Every year, tons of food ends up in landfills because of cosmetic issues (they won’t look nice in stores) or inefficiencies in the supply chain. Singapore-based TreeDots, which says it is the first food surplus marketplace in Asia, wants to help. The company is focused on creating a vertically integrated supply chain with a B2B marketplace and a social commerce feature for group buying by consumers. It is also developing its own cold-chain logistics infrastructure to help food reach end users more quickly. TreeDots announced today that it has raised an $11 million Series A led by Amasia and East Ventures, with participation from investors including Active Fund, Seeds Capital, author Nir Eyal and actress Fiona Xie.
The funding, which brings TreeDots’ total raised to $15 million, will be used to grow its operations in Malaysia, where it expanded last year, enter other markets and continue optimizing its logistics and supply chain business, called TreeLogs. The startup says its gross merchandise volume (GMV) has grown more than 4x year-over-year.
TreeDots was founded in 2017 as a surplus food marketplace for F&B businesses, before it expanded its business to include social commerce, too. About one-third of food produced in the world is never eaten. In Asia specifically, TreeDots’ team says this is usually because of inefficient supply chains or aesthetically “imperfect” foods. For example, a grocery chain might reject a chicken that is too big or has a broken bone. But F&B businesses like restaurants usually don’t care how their ingredients look, because they cook and plate food before it reaches the customer. TreeDots’ surplus food marketplace was originally created to sell food to F&B businesses at up to 90% cheaper than other suppliers.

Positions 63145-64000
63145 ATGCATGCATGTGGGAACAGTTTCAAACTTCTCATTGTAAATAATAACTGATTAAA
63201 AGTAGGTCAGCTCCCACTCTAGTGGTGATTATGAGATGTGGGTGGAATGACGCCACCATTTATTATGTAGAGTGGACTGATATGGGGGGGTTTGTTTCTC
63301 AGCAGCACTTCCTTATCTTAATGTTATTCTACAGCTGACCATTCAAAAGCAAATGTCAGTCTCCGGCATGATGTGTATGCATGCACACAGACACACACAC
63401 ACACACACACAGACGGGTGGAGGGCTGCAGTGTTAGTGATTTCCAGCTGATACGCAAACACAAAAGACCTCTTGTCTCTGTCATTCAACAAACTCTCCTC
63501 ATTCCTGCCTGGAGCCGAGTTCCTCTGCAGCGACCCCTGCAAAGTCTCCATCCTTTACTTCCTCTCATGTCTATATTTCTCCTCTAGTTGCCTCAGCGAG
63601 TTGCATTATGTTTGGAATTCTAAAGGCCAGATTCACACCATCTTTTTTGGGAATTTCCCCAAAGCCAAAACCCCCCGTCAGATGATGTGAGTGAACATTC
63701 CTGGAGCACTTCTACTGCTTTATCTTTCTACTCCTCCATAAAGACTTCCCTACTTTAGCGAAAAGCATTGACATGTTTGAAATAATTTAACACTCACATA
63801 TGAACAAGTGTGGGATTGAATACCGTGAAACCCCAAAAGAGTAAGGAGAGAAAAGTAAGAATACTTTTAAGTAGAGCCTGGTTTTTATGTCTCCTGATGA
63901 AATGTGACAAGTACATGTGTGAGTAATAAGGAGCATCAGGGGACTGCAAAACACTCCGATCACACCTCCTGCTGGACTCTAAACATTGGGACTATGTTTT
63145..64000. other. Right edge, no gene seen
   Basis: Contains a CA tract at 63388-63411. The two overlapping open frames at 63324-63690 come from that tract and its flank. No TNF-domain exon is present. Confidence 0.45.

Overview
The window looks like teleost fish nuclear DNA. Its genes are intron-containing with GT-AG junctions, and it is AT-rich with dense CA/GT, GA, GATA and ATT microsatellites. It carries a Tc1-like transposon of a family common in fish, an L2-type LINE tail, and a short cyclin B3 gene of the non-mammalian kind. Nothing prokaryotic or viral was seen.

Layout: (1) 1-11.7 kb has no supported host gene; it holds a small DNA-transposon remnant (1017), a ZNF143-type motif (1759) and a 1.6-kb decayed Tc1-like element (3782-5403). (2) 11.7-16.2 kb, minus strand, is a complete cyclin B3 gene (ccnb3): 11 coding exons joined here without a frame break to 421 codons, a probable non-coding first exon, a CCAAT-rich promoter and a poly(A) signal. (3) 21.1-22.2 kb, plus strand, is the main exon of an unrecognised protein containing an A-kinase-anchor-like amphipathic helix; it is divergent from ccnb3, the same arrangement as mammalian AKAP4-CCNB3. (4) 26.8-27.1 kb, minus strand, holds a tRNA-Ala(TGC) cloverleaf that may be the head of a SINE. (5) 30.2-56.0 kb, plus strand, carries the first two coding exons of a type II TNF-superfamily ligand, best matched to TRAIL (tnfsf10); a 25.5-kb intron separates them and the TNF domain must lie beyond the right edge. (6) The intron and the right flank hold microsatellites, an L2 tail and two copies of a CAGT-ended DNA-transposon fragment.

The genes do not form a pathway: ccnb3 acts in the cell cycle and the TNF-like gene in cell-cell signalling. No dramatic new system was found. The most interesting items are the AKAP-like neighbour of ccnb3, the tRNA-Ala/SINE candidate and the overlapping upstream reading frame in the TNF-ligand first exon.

In an email, TreeDots co-chief executive officer Tylor Jong explained that the company does not redistribute food from retailers. “Instead, we solve the food loss problem further upstream where you have food that is imperfect due to various cosmetic standards set by different groups of buyers (businesses, but ultimately driven by consumers) and food that is in surplus, as most countries want to ensure that all varieties are accessible and therefore keep more inventory than needed at every step of the supply chain.”
For suppliers, the benefits of selling food to TreeDots include earning incremental revenue and saving the money they would have spent to send surplus products to landfills. TreeDots also helps them digitize their operations through its app and onboard to TreeLogs. The logistics infrastructure was built using a combination of in-house and external services to fulfill demand from social commerce and business buyers, Jong said. It improves on traditional cold-chain logistics by “being tech-driven and striving for higher utilization, heavier delivery density and best practices,” he added.
In a statement about its investment in TreeDots, East Ventures managing partner Roderick Purwana said, “Food loss is already a trillion dollar problem, but what got us excited was the fact that suppliers started to use the system for all of their revenue, not just food loss products. If one of their trucks could make a delivery to a zone, TreeDots could make five deliveries on that same trip working across suppliers. The increased network density allows for decreased logistics costs and lower emissions.”